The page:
Asher Quinn – Mystic Heart
2010, Singing Stone Music
Asher Quinn is a world renowned composer, performer and Jungian Psychotherapist. Writing and recording under the names Denis Quinn and Asha, Qunn has sold over half a million records since breaking onto the New Age music scene in 1987. Over the last several years Quinn has become more of a lyric ballad singer with spiritual undertones. Comparisons have been made over the years to the likes of Ennio Morricone, Phillip Glass, Peter Gabriel and Leonard Cohen, but there’s no disputing that Asher Quinn is 100% an original. His latest album, Mystic Heart, continues in the other-worldly folk-troubadour tradition that has become Quinn’s mien over the past half-decade.
Mystic Heart opens with “Canzone Angelica”, showing a strong Baroque influence ala Johan Pachelbel. The brief vocal fugue three minutes in is quite lovely, but the electronic orchestration is tinny and less than the perfect instrumental sound for the composition. “Missa Greca” (Greek Mass) is pretty and uplifting while maintaining the darker tone you might expect from a Harold Darke mass if her were writing today. There is a contemplative beauty here that is striking, one that rises up to an apex in the form of the “Kyrie”. “Song Of The Cross” is full of reverence and a quiet grace; a biblically solid interpretation with license. “Shepherdess’s Lament” is a mournful instrumental written for violin backed with orchestra. Quinn’s use of the electronic medium serves to mute the beauty and impact of this piece, which really deserves the touch of a live orchestra.
“Allah, Hallelujah, Elohim” is a song of praise to God done in a simple folk/Celtic arrangement. Quinn uses a simple, repetitive structure here similar to a Rondeau, but allows the vocal line to remain unfettered and distinct. The result is a lovely melody line that takes on an almost chant-like quality. “In Search Of The Miraculous” is six-and-a-half minutes of a John Tesh-meets-Windham Hill style of new age composition. The somber tone of the piece mixes with a pacing that speaks of pragmatism or perhaps even hope. “The Longing” returns to the contemplative compositional style that seems to be one of Asher Quinn’s specialties. At over seven minutes, “The Longing” never even introduces a vocal until four minutes in, relying on a cyclic composition to build a chant like feel; one maintained in the rhythmically repetitive vocal line. Mystic Heart closes with “To My One True Love” is a love song/prayer to God with a gentle, wave-like feel. Quinn cries out from the midst of heartbreak to the one true thing he knows.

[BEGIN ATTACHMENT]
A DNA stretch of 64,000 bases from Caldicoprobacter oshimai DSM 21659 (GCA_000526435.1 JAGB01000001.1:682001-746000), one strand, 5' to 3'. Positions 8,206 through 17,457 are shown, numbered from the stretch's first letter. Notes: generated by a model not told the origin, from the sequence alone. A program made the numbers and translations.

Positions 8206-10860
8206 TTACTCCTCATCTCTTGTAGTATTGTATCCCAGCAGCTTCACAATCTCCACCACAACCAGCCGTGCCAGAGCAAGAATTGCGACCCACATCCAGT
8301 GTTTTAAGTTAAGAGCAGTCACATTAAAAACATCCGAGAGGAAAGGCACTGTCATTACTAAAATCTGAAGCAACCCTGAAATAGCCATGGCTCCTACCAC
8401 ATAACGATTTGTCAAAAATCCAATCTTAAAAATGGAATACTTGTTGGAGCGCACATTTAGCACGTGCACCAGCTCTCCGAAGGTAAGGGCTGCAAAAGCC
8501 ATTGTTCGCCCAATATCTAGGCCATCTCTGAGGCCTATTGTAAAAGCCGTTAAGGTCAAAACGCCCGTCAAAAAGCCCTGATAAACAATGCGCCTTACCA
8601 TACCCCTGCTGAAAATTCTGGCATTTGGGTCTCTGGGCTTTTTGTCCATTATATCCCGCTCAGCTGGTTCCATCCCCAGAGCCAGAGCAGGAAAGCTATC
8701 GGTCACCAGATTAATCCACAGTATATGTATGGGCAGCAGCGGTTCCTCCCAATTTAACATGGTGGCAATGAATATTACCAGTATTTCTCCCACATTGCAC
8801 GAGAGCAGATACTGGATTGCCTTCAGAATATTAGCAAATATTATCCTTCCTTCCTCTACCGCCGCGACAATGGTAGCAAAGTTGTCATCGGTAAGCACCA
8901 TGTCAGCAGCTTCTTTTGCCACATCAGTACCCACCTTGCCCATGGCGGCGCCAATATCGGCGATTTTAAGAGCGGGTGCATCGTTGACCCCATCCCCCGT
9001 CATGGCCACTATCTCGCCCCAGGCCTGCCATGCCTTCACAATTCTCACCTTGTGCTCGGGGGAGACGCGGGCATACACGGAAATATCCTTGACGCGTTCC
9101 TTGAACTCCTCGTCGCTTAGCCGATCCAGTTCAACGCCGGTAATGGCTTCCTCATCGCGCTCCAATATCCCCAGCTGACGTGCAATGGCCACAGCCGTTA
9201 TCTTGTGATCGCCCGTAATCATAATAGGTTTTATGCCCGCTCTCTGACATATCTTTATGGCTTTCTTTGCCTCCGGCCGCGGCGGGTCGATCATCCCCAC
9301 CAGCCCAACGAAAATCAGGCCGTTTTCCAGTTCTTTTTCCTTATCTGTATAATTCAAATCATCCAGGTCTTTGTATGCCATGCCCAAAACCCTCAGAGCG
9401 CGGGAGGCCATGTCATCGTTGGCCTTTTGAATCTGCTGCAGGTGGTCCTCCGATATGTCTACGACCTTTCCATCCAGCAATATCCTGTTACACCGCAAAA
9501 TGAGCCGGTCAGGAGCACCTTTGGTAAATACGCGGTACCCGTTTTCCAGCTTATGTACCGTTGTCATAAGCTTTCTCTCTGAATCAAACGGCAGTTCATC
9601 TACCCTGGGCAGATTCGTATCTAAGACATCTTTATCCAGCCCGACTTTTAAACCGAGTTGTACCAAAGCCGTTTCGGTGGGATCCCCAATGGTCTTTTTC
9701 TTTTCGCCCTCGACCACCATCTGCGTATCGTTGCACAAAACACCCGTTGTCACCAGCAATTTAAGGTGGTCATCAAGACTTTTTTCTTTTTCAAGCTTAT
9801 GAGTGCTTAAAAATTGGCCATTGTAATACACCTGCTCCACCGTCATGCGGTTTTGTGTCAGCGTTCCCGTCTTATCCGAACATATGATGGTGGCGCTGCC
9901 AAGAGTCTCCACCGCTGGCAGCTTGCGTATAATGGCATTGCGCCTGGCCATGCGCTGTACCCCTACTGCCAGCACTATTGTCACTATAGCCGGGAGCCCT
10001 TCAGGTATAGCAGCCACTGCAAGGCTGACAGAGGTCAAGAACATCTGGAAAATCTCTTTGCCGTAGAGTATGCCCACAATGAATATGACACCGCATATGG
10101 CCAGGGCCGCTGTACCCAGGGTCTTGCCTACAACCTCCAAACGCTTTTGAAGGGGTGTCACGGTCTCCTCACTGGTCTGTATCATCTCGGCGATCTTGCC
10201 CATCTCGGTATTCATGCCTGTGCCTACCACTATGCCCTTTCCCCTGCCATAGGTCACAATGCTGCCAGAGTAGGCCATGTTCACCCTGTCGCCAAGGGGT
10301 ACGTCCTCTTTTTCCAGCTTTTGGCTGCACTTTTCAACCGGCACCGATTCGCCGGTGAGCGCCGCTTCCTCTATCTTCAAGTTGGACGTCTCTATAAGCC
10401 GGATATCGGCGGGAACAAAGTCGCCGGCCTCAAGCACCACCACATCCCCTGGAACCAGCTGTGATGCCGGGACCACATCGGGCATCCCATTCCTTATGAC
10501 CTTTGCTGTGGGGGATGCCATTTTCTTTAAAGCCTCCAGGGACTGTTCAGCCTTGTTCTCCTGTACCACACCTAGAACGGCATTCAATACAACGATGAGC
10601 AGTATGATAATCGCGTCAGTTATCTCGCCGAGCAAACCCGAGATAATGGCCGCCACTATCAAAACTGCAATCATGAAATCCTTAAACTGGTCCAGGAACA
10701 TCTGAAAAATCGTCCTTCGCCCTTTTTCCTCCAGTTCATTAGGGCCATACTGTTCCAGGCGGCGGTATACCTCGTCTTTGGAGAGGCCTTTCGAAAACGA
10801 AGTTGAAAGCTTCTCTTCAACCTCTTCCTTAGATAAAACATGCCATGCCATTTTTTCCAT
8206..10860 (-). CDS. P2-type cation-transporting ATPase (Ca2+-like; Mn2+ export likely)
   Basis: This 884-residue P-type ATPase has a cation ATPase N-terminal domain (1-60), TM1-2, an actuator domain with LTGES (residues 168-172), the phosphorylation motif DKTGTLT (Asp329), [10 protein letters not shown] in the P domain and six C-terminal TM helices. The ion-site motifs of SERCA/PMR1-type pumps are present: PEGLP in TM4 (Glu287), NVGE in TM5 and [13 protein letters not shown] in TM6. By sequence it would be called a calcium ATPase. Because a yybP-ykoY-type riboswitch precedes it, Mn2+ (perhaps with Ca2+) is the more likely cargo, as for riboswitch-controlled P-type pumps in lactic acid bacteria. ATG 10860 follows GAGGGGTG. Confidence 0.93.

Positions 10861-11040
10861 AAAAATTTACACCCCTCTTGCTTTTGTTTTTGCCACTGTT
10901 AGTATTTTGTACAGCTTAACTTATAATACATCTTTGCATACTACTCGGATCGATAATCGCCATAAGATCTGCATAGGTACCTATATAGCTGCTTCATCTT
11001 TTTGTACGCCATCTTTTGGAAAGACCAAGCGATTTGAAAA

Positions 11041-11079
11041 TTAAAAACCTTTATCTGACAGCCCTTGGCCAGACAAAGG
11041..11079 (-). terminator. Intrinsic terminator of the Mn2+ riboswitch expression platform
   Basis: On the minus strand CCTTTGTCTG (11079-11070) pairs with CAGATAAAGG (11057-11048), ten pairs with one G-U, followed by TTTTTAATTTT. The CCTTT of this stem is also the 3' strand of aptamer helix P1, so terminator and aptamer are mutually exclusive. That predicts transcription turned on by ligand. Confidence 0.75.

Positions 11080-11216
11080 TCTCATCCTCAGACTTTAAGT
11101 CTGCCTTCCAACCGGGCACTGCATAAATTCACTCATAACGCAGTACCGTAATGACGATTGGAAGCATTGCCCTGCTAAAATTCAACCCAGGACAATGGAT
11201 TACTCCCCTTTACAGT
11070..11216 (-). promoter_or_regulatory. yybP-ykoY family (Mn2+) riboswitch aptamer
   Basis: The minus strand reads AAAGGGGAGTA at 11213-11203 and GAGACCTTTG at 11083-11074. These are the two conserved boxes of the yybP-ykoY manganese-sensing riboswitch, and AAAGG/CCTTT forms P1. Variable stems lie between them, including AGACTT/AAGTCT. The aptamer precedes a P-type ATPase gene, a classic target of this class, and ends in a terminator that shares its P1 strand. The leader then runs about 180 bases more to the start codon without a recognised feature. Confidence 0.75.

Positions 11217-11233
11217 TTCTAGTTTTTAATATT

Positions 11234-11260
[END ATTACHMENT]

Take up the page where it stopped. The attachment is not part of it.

No one will doubt the esoteric beauty of the compositions presented on Mystic Heart. Asher Quinn has a distinct ability to inhabit the nexus between new age, classical, pop and folk music. The styles and sounds of all four blend throughout Mystic Heart. Quinn’s more orchestral compositions suffer from the use of an electronic orchestra rather a live one. Quinn’s voice as a writer is infused with a quiet power, one that is not best served in the cool depths of the electronic realm.
Nevertheless, Mystic Heart has much going for it musically. Even when not in the ideal setting, Quinn’s compositional style and musical choices border on the exceptional, and his willingness to cross genres and even musical periods brings greater depth and breadth to his work. Asher Quinn distinguishes himself once again with Mystic Heart.
Rating: 4 Stars (Out of 5)